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Can We Learn From Others Mistakes ???

Scotford

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First off I do not know if this is a smart idea to post this because of the backlash and the negativity that I will probably get back on here but after this past weekends incident in Boulder with the two young guys missing and reading all the posts on facebook and S&M about it a lot of peeps are asking for the whole story so other peeps can learn from it. So maybe if I start this thread some peeps would be willing to share they mishaps so others can learn from it...

Here is one of mine :

This recent Christmas spent it with my sister and brother in law in Revy at Full Speed Rentals cabins, from Dec 21 too 27th. me and the brother in law sledded pretty much everyday day up in boulder riding up right from the cabins. Dec 24th ride we headed up for another days ride, stopped at the cabin and came with the plan, another cold day,but clear blue skies so we wanted to take shaddy lane so we could make another track on our GPS to tie into the lake. Made our way around and got into superbowl, climbed up and the clouds were rolling is we figured we would back track and play in the trees. found our way back to where we came out at and started back tracking towards the cabin playing as we went.

before i go any further me and the brother in law are both experienced riders, i ride a turboed axys and he rides a turboed bike, both with training, both with inreach and a sat phone, both pack enough to spend the night, but i have not riden in boulder since 2010 so things change.

as i was following the trailback i took a right instead of staying left and all of a sudden we were at the radio towers, no big deal we just have to work our way back NW, followed this set of tracks which i assumed were going the right way but when we dropped down the first 50' drop i knew i made a mistake. soon as we dropped down my memory from riding back in 2010 from a good bud who told me that you do not drop down behind the towers unless you know how to get back out kicked in, **** i said to my brother in law i made a mistake and this was at 2:30 in the afternoon, so we followed these tracks for a bit but they just kept dropping and not headed back up towards shaddy lane, we stopped assessed the situation and figured in stead of following these tracks and dropping down more we should turn around and head back to where we dropped in and try climb back upto the towers, second mistake we made, it was a bitch just climbing back to that point, conditions down there were untouched tit deep powder with tight trees and crazy terrain, we got back to where we dropped in and now its dark, thankfully we both pack our helmet lights with us cause they sure came in handy, we search and found line we figure my turbo would climb up, nope no base and tit deep we tried and it was just to steep. so we sent messages down to the girls that we will be late and to follow are tracks we are in a bind. looked at our fuel and both said either we get ready to spend the night or we go back and follow these tracks down cause hopefully they lead out cause there is no way these guys came back up, we both agreed and i told my brother in law that this is far out of my comfort zone and way past my riding talent to get through this **** down here, so we agreed to take our time. got back to where we first turned around and found their tracks, that's when the fun started as the next drop was down this crazy steep creek and at the bottom you could see with our lights they had too make some crazy turns down there, before we dropped we texted the girls our plan an told them to track our progress, then i also remembered that my sled had the gps mapping so i turned my screen to that and said here goes nothing.. after dropping you could feel we were starting to climb back up slowly through some very tough terrain to get through at night not being able too see, we finally got to a point we needed to stop and rest .... looked at my gps track and seen we were headed in the right direction, we battled on and finally came to an opening where we knew where we were, we both had huge smiles on our faces and headed for the cabin to warm up and thaw out our helmets for the ride down and let the girls know we were okay. we got to the cabin at 8:30pm.... took us 6 hrs to get out of that situation.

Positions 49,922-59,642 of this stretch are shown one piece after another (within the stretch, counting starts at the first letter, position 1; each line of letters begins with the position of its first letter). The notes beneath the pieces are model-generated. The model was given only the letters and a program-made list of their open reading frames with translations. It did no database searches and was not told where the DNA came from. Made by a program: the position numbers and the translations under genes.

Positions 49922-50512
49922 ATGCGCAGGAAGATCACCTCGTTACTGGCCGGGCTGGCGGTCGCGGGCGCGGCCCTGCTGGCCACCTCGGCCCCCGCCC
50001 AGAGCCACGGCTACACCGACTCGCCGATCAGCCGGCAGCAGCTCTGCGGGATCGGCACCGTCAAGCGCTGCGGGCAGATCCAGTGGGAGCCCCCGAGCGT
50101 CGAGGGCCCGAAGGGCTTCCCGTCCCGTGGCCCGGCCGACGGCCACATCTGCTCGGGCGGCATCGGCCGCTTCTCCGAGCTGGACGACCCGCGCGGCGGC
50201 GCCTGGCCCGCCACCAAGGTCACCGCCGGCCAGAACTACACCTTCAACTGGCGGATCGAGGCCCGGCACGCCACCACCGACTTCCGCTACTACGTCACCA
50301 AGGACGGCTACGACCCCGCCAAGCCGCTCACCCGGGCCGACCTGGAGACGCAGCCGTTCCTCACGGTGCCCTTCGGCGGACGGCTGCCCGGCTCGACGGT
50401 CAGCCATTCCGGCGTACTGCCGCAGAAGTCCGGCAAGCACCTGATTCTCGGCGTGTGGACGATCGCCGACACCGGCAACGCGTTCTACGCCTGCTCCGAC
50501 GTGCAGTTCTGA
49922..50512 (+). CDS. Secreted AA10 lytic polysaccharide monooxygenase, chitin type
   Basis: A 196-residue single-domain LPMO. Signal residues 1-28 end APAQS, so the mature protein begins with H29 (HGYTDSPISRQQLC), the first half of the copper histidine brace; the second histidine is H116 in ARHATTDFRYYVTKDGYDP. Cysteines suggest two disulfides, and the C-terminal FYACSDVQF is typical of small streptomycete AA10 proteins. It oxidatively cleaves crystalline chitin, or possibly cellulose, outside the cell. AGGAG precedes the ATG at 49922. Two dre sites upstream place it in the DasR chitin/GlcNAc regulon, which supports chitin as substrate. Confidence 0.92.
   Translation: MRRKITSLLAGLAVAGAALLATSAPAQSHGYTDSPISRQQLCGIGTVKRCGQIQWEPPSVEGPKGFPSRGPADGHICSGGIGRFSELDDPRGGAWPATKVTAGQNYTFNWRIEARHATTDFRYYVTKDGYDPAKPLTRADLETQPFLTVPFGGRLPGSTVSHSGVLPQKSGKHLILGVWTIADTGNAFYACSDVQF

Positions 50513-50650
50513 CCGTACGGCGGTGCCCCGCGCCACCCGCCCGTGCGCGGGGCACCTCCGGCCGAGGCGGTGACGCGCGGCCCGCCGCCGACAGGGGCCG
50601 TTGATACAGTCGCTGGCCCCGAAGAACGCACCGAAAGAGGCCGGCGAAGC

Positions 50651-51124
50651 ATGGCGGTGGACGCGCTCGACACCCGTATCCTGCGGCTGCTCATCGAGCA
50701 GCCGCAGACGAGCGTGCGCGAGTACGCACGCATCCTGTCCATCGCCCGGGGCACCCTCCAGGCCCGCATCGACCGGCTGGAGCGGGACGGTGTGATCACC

Things we learnt :
1- thank fully we always pack everything we need
2 - NEVER go some where you are unsure of even if you see tracks and lots of tempting fresh
3 - have communications always
4 - have the balls enough to admit to your riding buddies you fawked up and this is way past your riding ability
5 - remember to use all your tools in your toolbox
6 - **** HAPPENS -- stay calm and think through it
7 - thankful we both had turboed equipment or we would have had no choice but to call for help

sorry this was long winded, but maybe there is a couple things someone else can learn from this !!!
 

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Lund

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No critic here, loved your adventure. I actually know the exact place and trek you did as i did it a few years back.
Yes i recall the creek at the bottom and tight trees all in a very steep terrain. Once across the creek which posed its own challenge to drop into it was easy go after.
That trek is a one way only, i did it with a local rider going by the name of Carbondaddy and glad he knew where he was going cause i sure didn't.
Thanks for sharing.
 

fnDan

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It's hard to tell your buddies you're not comfortable with where the group is going or tell them you don't think you can handle the terrain but...
I would rather say something instead of finding myself in a much worse/challenging situation knowing I could have changed our path earlier in the day.

Riding with a great group of people makes speaking up much much easier.
 

Scotford

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No critic here, loved your adventure. I actually know the exact place and trek you did as i did it a few years back.
Yes i recall the creek at the bottom and tight trees all in a very steep terrain. Once across the creek which posed its own challenge to drop into it was easy go after.
That trek is a one way only, i did it with a local rider going by the name of Carbondaddy and glad he knew where he was going cause i sure didn't.
Thanks for sharing.
Yep it's nasty .... Especially in pitch dark and not knowing what's ahead of you ... one thing I got to say though sure glad I bought the frankensled light with the go pro mount... thing was amazing and a life saver... even at -16 that night the battery on high beam lasted the whole time down there
 

takethebounce